Eddy’s mobile café needed a vehicle. After endless research, he looked for quality, longevity and elegance in a van, which resulted in his purchasing a white Mercedes Benz Metris. Eddy worked with a local graphic designer to then develop his brand’s logo and car wrap. Latte art, coffee beans, contact information and pleasant puns like, “Thanks a latte,” now adorn the exterior of Xpresso 2 U, in addition to stickers recognizing the business as Black and veteran-owned.
Support from Mercy Corps Northwest
With a fully equipped van and ethical coffee in hand, Eddy was ready to open shop. Fortunately, Xpresso 2 U had an instant customer base – car dealerships where Eddy once worked. Various managers quickly gave Eddy the greenlight to serve beverages and snacks on their lots, which was enough for him to launch his business. That is, until COVID-19 hit, and Eddy was forced to make adjustments.
“When anyone starts a business, they go through the phase where they think, ‘this is the greatest thing since sliced cheese. Everybody will want to buy my product,’” Eddy said. “Then, COVID hit and that has been a gigantic detractor. I have many more ideas to grow the business, but I’ve been forced to rethink and revamp the structure for now.”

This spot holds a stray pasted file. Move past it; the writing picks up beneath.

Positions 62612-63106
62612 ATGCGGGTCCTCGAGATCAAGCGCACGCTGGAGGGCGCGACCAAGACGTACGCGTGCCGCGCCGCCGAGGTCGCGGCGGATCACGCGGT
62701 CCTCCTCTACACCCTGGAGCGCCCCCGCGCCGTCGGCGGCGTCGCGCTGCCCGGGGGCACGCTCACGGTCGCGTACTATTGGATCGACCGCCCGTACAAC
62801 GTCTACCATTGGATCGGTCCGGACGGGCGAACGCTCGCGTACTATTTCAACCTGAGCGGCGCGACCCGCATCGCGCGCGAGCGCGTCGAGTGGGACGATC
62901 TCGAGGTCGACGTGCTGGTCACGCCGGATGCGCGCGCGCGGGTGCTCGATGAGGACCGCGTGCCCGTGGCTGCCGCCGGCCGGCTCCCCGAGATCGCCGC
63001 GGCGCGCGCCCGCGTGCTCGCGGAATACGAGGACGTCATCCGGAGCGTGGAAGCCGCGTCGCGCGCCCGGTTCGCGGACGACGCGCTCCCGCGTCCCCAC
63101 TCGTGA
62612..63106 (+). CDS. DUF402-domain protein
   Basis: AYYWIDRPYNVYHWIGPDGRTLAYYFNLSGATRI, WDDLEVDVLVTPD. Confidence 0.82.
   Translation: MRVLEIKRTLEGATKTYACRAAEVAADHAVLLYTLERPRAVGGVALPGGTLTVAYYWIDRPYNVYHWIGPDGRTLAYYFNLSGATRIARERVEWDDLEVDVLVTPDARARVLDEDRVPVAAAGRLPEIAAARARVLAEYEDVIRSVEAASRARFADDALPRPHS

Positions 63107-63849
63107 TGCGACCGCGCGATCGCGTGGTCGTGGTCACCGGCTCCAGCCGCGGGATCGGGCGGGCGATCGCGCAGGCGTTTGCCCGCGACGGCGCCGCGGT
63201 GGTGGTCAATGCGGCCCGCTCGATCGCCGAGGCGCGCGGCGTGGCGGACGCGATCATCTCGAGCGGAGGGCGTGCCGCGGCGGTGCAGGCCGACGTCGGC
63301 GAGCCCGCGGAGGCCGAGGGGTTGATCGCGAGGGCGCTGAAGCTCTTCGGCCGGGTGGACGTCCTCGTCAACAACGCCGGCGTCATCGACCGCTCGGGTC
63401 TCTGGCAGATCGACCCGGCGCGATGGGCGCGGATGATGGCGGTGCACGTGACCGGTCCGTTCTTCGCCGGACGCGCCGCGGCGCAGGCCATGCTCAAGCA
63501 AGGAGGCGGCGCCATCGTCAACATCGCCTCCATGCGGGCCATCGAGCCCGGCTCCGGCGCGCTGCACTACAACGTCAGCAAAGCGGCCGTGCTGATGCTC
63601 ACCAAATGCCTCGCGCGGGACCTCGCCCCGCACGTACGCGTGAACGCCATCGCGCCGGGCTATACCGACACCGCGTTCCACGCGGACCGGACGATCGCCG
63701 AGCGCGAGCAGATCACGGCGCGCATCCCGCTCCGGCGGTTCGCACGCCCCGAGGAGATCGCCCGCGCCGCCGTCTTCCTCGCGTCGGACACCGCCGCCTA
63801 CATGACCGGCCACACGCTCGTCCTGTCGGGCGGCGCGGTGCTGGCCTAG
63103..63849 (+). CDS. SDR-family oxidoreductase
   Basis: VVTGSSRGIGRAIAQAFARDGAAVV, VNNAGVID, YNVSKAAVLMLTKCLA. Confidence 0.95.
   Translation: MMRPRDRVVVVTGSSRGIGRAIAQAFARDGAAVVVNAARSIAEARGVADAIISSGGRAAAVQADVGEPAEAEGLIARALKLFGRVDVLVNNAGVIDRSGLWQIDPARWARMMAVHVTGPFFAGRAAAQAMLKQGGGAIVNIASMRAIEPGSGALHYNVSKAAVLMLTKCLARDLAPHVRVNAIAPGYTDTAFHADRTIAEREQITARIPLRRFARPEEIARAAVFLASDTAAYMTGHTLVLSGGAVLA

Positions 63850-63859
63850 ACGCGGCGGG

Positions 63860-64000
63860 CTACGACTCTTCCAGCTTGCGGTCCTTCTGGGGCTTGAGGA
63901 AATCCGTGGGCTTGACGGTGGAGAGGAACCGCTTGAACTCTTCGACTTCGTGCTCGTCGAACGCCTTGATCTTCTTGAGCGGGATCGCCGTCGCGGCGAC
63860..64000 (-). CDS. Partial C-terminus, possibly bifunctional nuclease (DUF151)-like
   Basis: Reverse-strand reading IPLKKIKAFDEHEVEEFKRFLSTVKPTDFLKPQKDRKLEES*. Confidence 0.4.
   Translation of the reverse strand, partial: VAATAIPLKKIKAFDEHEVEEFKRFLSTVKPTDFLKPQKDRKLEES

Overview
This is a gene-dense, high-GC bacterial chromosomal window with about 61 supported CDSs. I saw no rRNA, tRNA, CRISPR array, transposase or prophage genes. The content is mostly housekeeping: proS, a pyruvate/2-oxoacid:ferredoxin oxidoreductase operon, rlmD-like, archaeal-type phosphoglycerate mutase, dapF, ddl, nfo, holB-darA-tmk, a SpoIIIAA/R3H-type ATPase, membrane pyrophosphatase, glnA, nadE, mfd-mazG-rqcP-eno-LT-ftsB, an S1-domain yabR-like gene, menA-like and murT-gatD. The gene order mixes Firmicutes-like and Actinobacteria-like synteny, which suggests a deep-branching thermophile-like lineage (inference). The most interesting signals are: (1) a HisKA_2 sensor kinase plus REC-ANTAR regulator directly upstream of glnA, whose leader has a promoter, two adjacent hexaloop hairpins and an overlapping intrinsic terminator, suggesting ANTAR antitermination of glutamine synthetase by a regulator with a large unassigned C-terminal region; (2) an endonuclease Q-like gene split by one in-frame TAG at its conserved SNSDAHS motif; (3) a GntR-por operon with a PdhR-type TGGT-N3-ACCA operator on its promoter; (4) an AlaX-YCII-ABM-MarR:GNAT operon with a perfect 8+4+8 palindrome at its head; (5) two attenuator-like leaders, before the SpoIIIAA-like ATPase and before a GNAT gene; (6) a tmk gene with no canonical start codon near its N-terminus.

The dip in revenue led Eddy to seek financial assistance to help maintain Xpresso 2 U. Simultaneously, Mercy Corps Northwest partnered with Clark County and the City of Vancouver to distribute COVID relief grants to small business owners who were hard-hit from pandemic closures. To support local entrepreneurs the program offered more than $1 million in relief to 250+ businesses in the area, including Xpresso 2 U.
Since receiving the aid, Eddy has been able to ease into new opportunities born from the pandemic. He began with promoting a recurring COVID-safe neighborhood pop-up on Thursday mornings, which was an instant hit and continues to be. The event draws the community safely together for a caffeine and social fix outside.